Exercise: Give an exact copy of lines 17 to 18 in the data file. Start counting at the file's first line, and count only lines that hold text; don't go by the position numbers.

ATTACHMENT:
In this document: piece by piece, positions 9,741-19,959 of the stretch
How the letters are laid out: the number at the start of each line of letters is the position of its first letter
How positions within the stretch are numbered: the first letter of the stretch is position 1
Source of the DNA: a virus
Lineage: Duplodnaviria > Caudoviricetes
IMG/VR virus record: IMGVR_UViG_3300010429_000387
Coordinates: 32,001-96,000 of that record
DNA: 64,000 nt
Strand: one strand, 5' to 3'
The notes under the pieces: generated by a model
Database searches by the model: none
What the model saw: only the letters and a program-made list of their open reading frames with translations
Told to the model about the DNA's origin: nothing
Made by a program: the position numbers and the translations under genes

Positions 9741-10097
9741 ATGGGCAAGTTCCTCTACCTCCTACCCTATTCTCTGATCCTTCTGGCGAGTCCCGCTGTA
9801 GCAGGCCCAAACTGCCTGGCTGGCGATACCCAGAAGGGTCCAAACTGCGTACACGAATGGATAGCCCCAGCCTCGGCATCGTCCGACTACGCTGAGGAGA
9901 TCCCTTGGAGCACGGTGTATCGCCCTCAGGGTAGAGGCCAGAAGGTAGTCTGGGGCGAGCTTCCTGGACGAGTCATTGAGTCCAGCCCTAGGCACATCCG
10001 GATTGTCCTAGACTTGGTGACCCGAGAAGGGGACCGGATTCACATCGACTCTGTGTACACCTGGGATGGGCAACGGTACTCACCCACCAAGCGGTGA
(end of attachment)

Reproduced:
9801 GCAGGCCCAAACTGCCTGGCTGGCGATACCCAGAAGGGTCCAAACTGCGTACACGAATGGATAGCCCCAGCCTCGGCATCGTCCGACTACGCTGAGGAGA
9901 TCCCTTGGAGCACGGTGTATCGCCCTCAGGGTAGAGGCCAGAAGGTAGTCTGGGGCGAGCTTCCTGGACGAGTCATTGAGTCCAGCCCTAGGCACATCCG